Putin Sends Forces Into Ukraine After Recognizing Breakaway Regions

T-72B3 Main Battle Tanks of the Russian Army take part in a military drill in St. Petersburg, Russia, on February 14.
RUSSIAN DEFENSE MINISTRY/Anadolu Agency via Getty Images

Putin Sends Forces Into Ukraine After Recognizing Breakaway Regions

The Russian strongman takes a swipe at the United States-led global order.

Russian President Vladimir Putin dramatically escalated his attack on Ukraine on February 21, deploying “peacekeeping” forces into two breakaway regions in the nation’s east.

The deployment came after a ferocious 40-minute speech in which Putin rejected the notion of a sovereign Ukraine and unilaterally recognized the independence of Donetsk and Luhansk. These regions are ethnically Russian and have been under de facto Russian control since shortly after Putin forcibly annexed Crimea from Ukraine in 2014. But Putin had refrained, until now, from formally recognizing them as independent.

Putin called his decision to officially recognize the regions “long overdue” and warned of “bloodshed” if Ukrainian leaders don’t “immediately stop combat activity” aimed at governing them. In one segment of his speech, he labeled Soviet ideals “odious,” but elsewhere made a veiled threat against Ukrainians who had toppled statues of the Soviet Union’s founder, Vladimir Lenin. “Do you want decommunization? Well we’re fine with that,” he said. “But there is no need, as they say, to stop halfway. We are ready to show you what real decommunization means for Ukraine.”

It is unclear whether the deployment will remain limited to Donetsk and Luhansk, or if it signals the start of a long-feared, major Russian invasion of Ukraine. A Kyiv-based analyst told the Trumpet on February 22 that the move so far doesn’t change the facts on the ground. “They’ve been there since 2014, albeit unofficially,” he said. “Let the Russians send in their ‘peacekeepers.’” For now we should “keep calm and let the Russians invade themselves.”

But though it occurred in a region that was already under practical Russian control, international law still defines it as an invasion. And it was condemned by officials from multiple countries at an emergency meeting of the United Nations Security Council as a violation of both Ukraine’s sovereignty and international law. “He calls them peacekeepers,” said Linda Thomas-Greenfield, the United States ambassador to the UN. “This is nonsense. We know what they really are.”

In 2008, after Putin invaded his first former Soviet nation, Georgia, Trumpet editor in chief Gerald Flurry said it was the start of a “dangerous new era” for the world. He wrote: “This was the first military strike of a rising Asian superpower—and there will be more!”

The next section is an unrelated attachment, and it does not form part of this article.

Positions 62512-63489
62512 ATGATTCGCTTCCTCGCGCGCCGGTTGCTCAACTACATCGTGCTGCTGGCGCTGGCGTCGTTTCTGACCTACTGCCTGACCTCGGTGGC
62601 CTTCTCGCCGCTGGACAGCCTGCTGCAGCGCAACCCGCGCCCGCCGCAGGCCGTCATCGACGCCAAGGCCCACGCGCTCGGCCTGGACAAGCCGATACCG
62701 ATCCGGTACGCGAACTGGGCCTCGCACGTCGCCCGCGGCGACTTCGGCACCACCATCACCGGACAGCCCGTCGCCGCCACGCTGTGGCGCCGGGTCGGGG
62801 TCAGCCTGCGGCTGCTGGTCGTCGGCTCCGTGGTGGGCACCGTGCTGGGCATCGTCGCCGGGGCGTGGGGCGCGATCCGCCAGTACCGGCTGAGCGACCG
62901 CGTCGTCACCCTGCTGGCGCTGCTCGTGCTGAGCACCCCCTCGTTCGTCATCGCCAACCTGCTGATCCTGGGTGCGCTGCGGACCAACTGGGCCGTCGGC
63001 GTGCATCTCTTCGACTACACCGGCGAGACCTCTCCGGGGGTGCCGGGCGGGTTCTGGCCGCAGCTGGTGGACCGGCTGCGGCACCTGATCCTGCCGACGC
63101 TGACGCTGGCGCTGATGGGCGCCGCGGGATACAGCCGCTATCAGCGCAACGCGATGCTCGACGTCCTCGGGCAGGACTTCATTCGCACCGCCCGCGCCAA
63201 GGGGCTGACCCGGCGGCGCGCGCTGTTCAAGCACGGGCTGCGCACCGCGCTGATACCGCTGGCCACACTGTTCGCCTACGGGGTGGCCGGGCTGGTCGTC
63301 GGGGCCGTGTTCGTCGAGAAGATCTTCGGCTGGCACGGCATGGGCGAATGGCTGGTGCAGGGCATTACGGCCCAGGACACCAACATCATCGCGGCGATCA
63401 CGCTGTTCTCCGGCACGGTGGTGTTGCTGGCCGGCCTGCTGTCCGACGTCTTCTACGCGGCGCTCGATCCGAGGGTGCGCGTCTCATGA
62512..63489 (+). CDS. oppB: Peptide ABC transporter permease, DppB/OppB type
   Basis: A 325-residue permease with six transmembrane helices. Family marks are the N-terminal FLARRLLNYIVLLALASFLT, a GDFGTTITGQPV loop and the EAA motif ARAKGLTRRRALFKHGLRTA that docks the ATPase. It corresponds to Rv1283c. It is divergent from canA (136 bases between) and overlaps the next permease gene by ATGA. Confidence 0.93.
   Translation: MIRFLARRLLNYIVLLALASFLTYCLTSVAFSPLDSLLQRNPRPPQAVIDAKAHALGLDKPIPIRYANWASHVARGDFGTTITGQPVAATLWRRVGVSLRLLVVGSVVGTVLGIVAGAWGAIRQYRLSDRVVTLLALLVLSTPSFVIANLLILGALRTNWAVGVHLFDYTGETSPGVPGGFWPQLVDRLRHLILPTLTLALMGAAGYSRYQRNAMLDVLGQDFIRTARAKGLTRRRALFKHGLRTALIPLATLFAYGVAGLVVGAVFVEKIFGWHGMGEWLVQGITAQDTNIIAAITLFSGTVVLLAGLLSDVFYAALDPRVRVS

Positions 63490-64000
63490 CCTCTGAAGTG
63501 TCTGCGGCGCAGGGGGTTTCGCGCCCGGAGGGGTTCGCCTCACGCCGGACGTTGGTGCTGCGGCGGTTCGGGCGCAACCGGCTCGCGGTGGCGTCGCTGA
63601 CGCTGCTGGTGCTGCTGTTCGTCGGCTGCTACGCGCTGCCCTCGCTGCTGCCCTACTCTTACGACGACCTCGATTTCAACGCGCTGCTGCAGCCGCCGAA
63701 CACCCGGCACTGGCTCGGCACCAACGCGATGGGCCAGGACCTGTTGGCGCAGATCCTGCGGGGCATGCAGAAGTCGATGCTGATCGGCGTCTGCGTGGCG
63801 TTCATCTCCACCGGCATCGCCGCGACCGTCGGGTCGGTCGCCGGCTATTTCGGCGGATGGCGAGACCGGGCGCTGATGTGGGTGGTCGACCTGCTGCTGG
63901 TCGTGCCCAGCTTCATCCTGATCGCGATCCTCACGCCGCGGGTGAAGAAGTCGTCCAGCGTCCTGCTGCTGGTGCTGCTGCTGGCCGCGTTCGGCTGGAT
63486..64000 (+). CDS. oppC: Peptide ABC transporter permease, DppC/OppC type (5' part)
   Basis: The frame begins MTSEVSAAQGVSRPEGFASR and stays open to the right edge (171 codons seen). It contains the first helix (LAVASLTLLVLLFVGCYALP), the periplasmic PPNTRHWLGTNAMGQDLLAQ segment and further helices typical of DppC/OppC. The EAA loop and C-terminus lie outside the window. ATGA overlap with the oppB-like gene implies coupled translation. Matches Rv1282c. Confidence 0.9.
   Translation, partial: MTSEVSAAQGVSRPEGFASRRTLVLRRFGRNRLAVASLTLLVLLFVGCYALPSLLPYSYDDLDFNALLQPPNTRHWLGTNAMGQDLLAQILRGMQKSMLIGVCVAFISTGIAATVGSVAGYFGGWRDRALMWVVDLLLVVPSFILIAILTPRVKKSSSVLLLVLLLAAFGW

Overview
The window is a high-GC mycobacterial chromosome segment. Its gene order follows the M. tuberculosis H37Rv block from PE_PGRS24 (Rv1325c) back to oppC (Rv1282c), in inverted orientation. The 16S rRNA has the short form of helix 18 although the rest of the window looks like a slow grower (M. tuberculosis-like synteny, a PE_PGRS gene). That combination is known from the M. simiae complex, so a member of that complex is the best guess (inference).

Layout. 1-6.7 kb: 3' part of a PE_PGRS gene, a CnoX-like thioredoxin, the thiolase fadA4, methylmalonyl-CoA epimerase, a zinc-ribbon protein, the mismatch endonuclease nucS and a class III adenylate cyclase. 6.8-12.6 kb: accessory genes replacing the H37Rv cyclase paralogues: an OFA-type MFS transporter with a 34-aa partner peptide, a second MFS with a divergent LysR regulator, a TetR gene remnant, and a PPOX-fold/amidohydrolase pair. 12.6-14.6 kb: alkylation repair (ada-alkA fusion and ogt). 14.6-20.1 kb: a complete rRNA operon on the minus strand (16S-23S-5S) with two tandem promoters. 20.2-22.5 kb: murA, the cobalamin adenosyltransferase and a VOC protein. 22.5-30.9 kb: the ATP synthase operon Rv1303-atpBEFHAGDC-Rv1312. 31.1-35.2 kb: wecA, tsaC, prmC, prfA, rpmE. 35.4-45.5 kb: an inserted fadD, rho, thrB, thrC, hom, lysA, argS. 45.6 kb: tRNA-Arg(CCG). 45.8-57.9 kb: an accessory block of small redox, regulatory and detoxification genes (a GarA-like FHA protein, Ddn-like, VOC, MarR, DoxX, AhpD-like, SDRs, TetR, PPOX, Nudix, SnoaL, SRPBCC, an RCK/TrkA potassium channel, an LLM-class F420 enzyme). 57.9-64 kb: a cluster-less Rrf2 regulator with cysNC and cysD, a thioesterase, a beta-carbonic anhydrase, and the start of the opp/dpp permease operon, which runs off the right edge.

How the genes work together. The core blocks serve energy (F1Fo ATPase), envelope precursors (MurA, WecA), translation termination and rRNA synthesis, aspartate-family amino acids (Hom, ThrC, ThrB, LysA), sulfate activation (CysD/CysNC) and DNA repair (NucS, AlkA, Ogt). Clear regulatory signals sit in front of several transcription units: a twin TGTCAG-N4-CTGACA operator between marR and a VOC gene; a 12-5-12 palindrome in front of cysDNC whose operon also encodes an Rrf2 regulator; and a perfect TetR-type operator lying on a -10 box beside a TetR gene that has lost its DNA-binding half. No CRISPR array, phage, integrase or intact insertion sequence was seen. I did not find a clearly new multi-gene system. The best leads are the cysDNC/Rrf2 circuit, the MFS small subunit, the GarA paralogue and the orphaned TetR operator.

Mr. Flurry even pinpointed which nation Putin would target next: “Will a crisis occur over Ukraine? That area is the breadbasket of Russia, and surely it is willing to wage war over that as well.”

Six years later, that proved accurate when Putin seized Crimea and plunged Donestk and Luhansk into a state of frozen conflict that has claimed 12,000 lives so far. With Russian forces now deployed into these regions, the attack could grow far more explosive and reach into other Ukrainian regions.

Time has proved Mr. Flurry was right when he said Putin’s 2008 strike on Georgia was only the start, and that Ukraine would be next. He accurately forecast Putin’s ongoing dominance of former Soviet nations because Bible prophecy teaches about an Asian alliance that will form in the years ahead.

Around the year a.d. 90, the Apostle John prophesied of a future conflict involving an enormous force: “And the number of the army of the horsemen were two hundred thousand thousand” (Revelation 9:16). This military of 200 million troops will be about 15 times larger than any army ever assembled in mankind’s bloodstained history.

Scripture provides several key details about this force. Revelation 16:12 calls it “the kings of the east,” showing it to be a group of mainly Asian countries. Ezekiel 38 and 39 state that it will be led by the “prince of Rosh, Meshech, and Tubal” (Young’s Literal Translation). Meshech and Tubal are ancient names of the modern cities of Moscow in Russia’s west and Tobolsk toward the east. Rosh is a variation of an ancient name for Russia, as shown in the Jamieson, Fausset and Brown Commentary and other Bible aids.

In his 2017 booklet The Prophesied ‘Prince of Russia,’ Mr. Flurry asserts that the “prince” prophesied in these passages is Vladimir Putin and writes: “The use of all three names [Russia, Moscow and Tobolsk] shows that this is an individual ruler of all the peoples of Russia, from the west to the east. The reference to the cities of Moscow and Tobolsk helps us see how vast Russian territory is in these latter days. This giant swath of land indicates the prince will probably conquer more nations of the former Soviet Union.”

In the years since that was written, Putin has asserted more and more power over several former Soviet nations. His deployment of forces into Ukraine is a major victory in that strategy.

Mr. Flurry explains that Putin’s leadership of Russia, including his conquests over former Soviet states, shows that a major world conflict is fast approaching. But he emphasizes that there is also tremendous hope tied intimately to these developments. To understand the big picture of Russia’s rise and the great hope that is tied to it, order your free copy of The Prophesied ‘Prince of Russia.’